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dc.contributor.advisorHealy, Anne Marie
dc.contributor.authorSmyth, Karl
dc.date.accessioned2022-03-21T07:27:03Z
dc.date.available2022-03-21T07:27:03Z
dc.date.issued2022en
dc.date.submitted2022-03-15
dc.identifier.citationSmyth, Karl, An investigation into the use of ion-exchange resins as a formulation approach for modified-release oral liquid preparations, Trinity College Dublin, 2022en
dc.identifier.otherNen
dc.identifier.urihttp://hdl.handle.net/2262/98304
dc.descriptionAPPROVEDen
dc.descriptionA 24 month stay was placed on the thesisen
dc.description.abstractThis thesis focuses on the use of ion-exchange resins (IERs) to modify the release profile of an active pharmaceutical ingredient (API) that would help address an unmet clinical need in the population if formulated as an oral liquid. Contrasting levels of success were achieved using two different APIs (Metronidazole and Tizanidine HCl) from which therapeutic benefit could be potentially derived if the incorporation of a “strongly” acidic IER was successful in enabling a slowing of the API release kinetics, as well as affording a degree of liquid stability for drug-resin complexes (DRCs) held in suspension in a liquid vehicle. By identifying TZD HCl as a suitable option for use with IERs, the exploration of alternative resin types aside from the powdered form (Amberlite™ IRP69) became a topic of interest. The gel/bead-type resins (Amberlite™ IR120) were also effective complexation agents, as evidenced by the drug loading. Loading studies were also undertaken used “weakly” acidic resins. The findings of these trials were consistent with the expectation that the loading process involving a “weak” resin, such as Amberlite™ IRP64, and an ionisable API requires more care (than those employing a “strong” resin such as Amberlite™ IRP69), owing to the more selective dissociation tendency of the resin relative to the “strong” resin. Despite all DRCs exhibiting rapid release behaviour in acidic medium and some resistance to drug leaching in an aqueous medium, the complexes formed using the Amberlite™ IRP64 grade displayed a suppressed rate of drug release in pH 6.8 buffer medium, which is typical of DRCs formed using “weak resins”. The release profiles of the IRP88 based-system were in stark contrast and depicted rapid release in all dissolution media tested, exemplifying the unsuitability of this resin type. A further set of experiments utilising an alternative approach (spray-drying) relative to the more traditional batch method of complexation were successful, indicated by the drug loading figures attained and the drug release behaviour observed. However, solid-state analyses highlighted several downsides associated with the process such as the presence of sodium chloride and uncomplexed TZD HCl in the spray-dried product. A consistent feature of DRCs formed using the “strong” resin in either of its physical forms (powder - Amberlite™ IRP69 or bead - Amberlite™ IR120) was the rapid release of drug in ionic media which necessitated the application of a rate-controlling polymer on the DRC to achieve a sustained-release profile. After ruling out the possibility of using a granulation process as part of the formulation approach to achieve the desired release profile, a sustained-release formulation of TZD HCl was successfully formulated using Wurster coating of bead-type DRCs. Stability studies showed that the solid-state characteristics were shown to remain unchanged and the chemical stability was maintained over the 3 month study. The liquid stability studies which examined the drug leaching tendency and the impact of suspending the coated DRC material in an aqueous medium indicated that the formulations require further development work. The work conducted and presented in this thesis highlighted that the selection of suitable APIs for use with IERs is dependent on a variety of factors that relate to both components. Based on the results from the studies in the thesis, a sustained-release formulation of TZD HCl produced using the Wurster process demonstrated an appreciable difference in release behaviour relative to the uncoated systems. Stability conditions, at which the “dry” microparticles were physically and chemically stable were identified, but the stability of the liquid suspension formulation indicated that further optimisation of the system is required to develop a stable sustained-release oral liquid with a reproducible release profile.en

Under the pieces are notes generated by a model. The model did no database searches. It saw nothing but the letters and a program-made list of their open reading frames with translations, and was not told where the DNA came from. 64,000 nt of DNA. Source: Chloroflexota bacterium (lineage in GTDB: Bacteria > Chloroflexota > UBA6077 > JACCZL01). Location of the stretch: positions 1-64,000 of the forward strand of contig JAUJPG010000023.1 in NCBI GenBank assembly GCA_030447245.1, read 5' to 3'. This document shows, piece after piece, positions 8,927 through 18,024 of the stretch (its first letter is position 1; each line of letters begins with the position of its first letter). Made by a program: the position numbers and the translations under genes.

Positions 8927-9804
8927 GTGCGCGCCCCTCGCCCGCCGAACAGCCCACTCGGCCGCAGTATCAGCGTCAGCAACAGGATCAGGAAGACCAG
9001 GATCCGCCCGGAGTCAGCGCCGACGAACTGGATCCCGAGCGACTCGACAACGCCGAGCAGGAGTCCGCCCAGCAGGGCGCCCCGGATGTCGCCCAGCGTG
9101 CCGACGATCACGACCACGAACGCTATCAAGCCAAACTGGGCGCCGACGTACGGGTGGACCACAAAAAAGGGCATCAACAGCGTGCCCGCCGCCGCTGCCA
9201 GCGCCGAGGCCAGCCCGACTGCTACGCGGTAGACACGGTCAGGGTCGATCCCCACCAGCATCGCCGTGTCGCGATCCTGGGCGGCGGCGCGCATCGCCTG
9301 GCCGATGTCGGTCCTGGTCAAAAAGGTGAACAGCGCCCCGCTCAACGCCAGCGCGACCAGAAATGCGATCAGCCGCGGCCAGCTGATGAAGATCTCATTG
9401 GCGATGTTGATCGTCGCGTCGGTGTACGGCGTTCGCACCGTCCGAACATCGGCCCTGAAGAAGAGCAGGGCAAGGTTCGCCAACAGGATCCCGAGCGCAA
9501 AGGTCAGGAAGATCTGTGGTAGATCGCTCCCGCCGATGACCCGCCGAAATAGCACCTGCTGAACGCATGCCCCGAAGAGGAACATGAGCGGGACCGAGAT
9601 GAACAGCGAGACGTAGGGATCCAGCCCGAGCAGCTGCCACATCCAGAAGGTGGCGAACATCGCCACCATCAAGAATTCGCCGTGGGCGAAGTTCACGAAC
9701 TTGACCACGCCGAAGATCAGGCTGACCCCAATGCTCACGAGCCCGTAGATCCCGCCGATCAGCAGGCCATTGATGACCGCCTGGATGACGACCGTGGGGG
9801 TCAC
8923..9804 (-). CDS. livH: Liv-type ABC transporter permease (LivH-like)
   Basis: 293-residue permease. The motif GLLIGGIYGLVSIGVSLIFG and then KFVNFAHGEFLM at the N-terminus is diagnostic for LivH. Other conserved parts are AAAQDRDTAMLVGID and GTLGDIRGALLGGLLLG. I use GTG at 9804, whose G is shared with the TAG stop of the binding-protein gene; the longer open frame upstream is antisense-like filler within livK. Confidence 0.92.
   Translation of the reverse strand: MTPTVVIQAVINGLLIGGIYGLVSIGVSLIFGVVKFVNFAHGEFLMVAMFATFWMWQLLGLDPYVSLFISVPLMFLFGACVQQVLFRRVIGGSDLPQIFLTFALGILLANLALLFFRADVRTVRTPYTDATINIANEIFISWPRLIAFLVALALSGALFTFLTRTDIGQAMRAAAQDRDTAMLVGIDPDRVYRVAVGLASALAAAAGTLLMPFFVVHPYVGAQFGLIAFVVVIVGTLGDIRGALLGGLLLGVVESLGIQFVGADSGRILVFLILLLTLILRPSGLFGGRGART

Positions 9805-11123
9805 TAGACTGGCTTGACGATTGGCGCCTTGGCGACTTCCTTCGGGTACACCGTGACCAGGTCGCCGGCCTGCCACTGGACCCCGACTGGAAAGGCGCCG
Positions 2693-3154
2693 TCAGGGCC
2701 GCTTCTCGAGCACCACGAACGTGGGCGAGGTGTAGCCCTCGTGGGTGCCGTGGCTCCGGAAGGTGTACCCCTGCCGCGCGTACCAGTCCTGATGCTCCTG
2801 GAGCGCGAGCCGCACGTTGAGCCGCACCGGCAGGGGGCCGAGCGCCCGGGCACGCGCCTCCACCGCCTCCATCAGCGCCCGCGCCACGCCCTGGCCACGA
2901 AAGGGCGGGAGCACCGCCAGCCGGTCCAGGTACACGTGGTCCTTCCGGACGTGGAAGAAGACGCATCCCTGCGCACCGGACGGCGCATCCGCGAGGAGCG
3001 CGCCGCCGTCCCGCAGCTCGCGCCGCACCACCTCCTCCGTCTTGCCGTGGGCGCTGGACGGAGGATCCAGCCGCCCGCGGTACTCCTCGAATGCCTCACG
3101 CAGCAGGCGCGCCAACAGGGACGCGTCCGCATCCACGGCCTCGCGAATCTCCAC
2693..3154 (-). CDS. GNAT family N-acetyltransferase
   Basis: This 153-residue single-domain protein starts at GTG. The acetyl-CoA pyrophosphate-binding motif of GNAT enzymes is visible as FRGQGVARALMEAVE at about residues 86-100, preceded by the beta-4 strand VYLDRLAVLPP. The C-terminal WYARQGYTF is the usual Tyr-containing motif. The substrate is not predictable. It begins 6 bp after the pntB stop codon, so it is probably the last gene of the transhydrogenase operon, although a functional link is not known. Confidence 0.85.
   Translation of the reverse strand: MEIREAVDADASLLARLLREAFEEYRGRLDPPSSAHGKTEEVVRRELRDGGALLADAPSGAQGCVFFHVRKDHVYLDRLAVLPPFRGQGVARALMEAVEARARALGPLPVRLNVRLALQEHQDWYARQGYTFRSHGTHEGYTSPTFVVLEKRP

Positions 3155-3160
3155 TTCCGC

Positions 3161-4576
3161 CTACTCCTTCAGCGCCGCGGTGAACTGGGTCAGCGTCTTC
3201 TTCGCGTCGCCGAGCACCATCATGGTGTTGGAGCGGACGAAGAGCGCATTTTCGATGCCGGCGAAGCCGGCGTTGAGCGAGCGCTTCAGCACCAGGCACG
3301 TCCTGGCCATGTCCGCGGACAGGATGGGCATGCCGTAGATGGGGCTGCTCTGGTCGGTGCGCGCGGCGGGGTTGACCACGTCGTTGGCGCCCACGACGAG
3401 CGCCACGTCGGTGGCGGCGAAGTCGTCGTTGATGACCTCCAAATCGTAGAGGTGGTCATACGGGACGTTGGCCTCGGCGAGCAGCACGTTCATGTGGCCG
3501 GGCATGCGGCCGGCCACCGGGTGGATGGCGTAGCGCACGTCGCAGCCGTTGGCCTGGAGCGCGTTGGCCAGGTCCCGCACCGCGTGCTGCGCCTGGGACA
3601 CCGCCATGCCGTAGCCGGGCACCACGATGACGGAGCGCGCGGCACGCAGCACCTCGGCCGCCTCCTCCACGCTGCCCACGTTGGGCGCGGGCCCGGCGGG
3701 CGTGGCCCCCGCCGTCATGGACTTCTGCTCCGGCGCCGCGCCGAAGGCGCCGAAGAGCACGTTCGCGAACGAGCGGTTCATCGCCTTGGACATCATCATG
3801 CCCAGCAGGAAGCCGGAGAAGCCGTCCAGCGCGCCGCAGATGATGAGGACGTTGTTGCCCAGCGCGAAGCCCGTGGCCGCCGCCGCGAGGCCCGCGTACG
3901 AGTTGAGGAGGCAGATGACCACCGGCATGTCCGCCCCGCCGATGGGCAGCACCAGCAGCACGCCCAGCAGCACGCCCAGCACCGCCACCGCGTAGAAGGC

dc.language.isoenen
dc.publisherTrinity College Dublinen
dc.rightsNen
dc.subjectIon-exchange resinen
dc.subjectModified releaseen
dc.subjectOral liquid formulationen
dc.subjectUnmet clinical needen
dc.titleAn investigation into the use of ion-exchange resins as a formulation approach for modified-release oral liquid preparationsen
dc.typeThesisen
dc.contributor.sponsorIrish Research Councilen
dc.contributor.sponsorXeolas Pharmaceuticals Limiteden
dc.publisher.institutionTrinity College Dublin. School of Pharmacy & Pharma. Sciences. Discipline of Pharmacyen
dc.type.supercollectionthesis_dissertationsen
dc.type.qualificationlevelLevel 10en
dc.type.qualificationnamePhDen
dc.identifier.peoplefinderurlhttp://people.tcd.ie/smythk2en
dc.identifier.rssinternalid239779en
dc.rights.ecaccessrightsembargoedAccess
dc.date.ecembargoEndDate2023-09-21
dc.contributor.sponsorGrantNumberEPSPG2016184en


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